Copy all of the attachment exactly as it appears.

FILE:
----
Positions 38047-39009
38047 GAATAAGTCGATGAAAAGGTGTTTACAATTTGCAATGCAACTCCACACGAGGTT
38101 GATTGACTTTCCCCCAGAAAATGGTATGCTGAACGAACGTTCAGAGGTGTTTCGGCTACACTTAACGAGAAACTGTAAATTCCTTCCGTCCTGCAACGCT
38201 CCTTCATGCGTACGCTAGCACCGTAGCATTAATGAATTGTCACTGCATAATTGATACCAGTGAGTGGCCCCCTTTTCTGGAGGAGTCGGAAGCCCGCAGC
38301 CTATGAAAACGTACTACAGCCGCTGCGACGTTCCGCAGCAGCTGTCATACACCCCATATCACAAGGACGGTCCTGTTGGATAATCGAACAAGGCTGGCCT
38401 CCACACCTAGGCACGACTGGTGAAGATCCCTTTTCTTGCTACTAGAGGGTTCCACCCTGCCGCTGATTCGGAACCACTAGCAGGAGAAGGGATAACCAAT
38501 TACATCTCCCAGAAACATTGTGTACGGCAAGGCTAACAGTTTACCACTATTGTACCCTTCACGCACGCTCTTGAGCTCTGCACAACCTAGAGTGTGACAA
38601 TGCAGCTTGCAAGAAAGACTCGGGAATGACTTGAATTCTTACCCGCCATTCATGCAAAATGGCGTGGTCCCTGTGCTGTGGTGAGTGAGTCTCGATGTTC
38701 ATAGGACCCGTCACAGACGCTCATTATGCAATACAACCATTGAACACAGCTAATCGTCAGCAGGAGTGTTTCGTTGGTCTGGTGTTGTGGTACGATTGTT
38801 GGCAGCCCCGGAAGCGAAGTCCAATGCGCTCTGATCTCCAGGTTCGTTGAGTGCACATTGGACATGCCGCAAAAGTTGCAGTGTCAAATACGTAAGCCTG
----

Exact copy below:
Positions 38047-39009
38047 GAATAAGTCGATGAAAAGGTGTTTACAATTTGCAATGCAACTCCACACGAGGTT
38101 GATTGACTTTCCCCCAGAAAATGGTATGCTGAACGAACGTTCAGAGGTGTTTCGGCTACACTTAACGAGAAACTGTAAATTCCTTCCGTCCTGCAACGCT
38201 CCTTCATGCGTACGCTAGCACCGTAGCATTAATGAATTGTCACTGCATAATTGATACCAGTGAGTGGCCCCCTTTTCTGGAGGAGTCGGAAGCCCGCAGC
38301 CTATGAAAACGTACTACAGCCGCTGCGACGTTCCGCAGCAGCTGTCATACACCCCATATCACAAGGACGGTCCTGTTGGATAATCGAACAAGGCTGGCCT
38401 CCACACCTAGGCACGACTGGTGAAGATCCCTTTTCTTGCTACTAGAGGGTTCCACCCTGCCGCTGATTCGGAACCACTAGCAGGAGAAGGGATAACCAAT
38501 TACATCTCCCAGAAACATTGTGTACGGCAAGGCTAACAGTTTACCACTATTGTACCCTTCACGCACGCTCTTGAGCTCTGCACAACCTAGAGTGTGACAA
38601 TGCAGCTTGCAAGAAAGACTCGGGAATGACTTGAATTCTTACCCGCCATTCATGCAAAATGGCGTGGTCCCTGTGCTGTGGTGAGTGAGTCTCGATGTTC
38701 ATAGGACCCGTCACAGACGCTCATTATGCAATACAACCATTGAACACAGCTAATCGTCAGCAGGAGTGTTTCGTTGGTCTGGTGTTGTGGTACGATTGTT
38801 GGCAGCCCCGGAAGCGAAGTCCAATGCGCTCTGATCTCCAGGTTCGTTGAGTGCACATTGGACATGCCGCAAAAGTTGCAGTGTCAAATACGTAAGCCTG